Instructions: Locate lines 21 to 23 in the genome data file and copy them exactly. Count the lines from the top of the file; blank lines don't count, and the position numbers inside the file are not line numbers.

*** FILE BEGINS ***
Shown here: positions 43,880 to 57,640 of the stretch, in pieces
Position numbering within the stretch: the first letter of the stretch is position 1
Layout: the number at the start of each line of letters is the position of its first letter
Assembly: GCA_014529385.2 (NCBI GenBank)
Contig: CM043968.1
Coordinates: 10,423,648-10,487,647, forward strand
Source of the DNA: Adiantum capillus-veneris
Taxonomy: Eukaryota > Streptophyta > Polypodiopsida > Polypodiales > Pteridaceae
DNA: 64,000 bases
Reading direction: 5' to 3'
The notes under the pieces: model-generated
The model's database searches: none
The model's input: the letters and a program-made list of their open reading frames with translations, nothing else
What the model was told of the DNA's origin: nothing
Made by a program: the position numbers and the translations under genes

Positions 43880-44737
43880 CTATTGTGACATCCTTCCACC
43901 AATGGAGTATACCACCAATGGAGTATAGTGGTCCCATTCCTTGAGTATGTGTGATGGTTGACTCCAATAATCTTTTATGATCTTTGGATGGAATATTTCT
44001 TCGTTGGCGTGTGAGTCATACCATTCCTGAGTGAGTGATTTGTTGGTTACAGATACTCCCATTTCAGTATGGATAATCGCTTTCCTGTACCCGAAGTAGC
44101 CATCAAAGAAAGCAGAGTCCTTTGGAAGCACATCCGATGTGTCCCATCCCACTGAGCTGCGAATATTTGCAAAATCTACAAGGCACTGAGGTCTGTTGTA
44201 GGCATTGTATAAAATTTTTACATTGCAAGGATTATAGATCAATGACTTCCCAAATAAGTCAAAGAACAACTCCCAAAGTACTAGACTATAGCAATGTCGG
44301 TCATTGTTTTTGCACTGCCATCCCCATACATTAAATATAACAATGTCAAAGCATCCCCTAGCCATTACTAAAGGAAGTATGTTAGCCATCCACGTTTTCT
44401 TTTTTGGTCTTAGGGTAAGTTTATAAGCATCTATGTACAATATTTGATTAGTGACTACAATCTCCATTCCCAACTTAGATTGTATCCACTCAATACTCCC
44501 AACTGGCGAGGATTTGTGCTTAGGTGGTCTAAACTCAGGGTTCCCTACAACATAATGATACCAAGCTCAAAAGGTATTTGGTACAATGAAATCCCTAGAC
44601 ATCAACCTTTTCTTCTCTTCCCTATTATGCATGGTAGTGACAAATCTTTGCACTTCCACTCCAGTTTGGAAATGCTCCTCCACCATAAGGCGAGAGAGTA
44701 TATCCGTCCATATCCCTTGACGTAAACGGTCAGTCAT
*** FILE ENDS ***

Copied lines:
44201 GGCATTGTATAAAATTTTTACATTGCAAGGATTATAGATCAATGACTTCCCAAATAAGTCAAAGAACAACTCCCAAAGTACTAGACTATAGCAATGTCGG
44301 TCATTGTTTTTGCACTGCCATCCCCATACATTAAATATAACAATGTCAAAGCATCCCCTAGCCATTACTAAAGGAAGTATGTTAGCCATCCACGTTTTCT
44401 TTTTTGGTCTTAGGGTAAGTTTATAAGCATCTATGTACAATATTTGATTAGTGACTACAATCTCCATTCCCAACTTAGATTGTATCCACTCAATACTCCC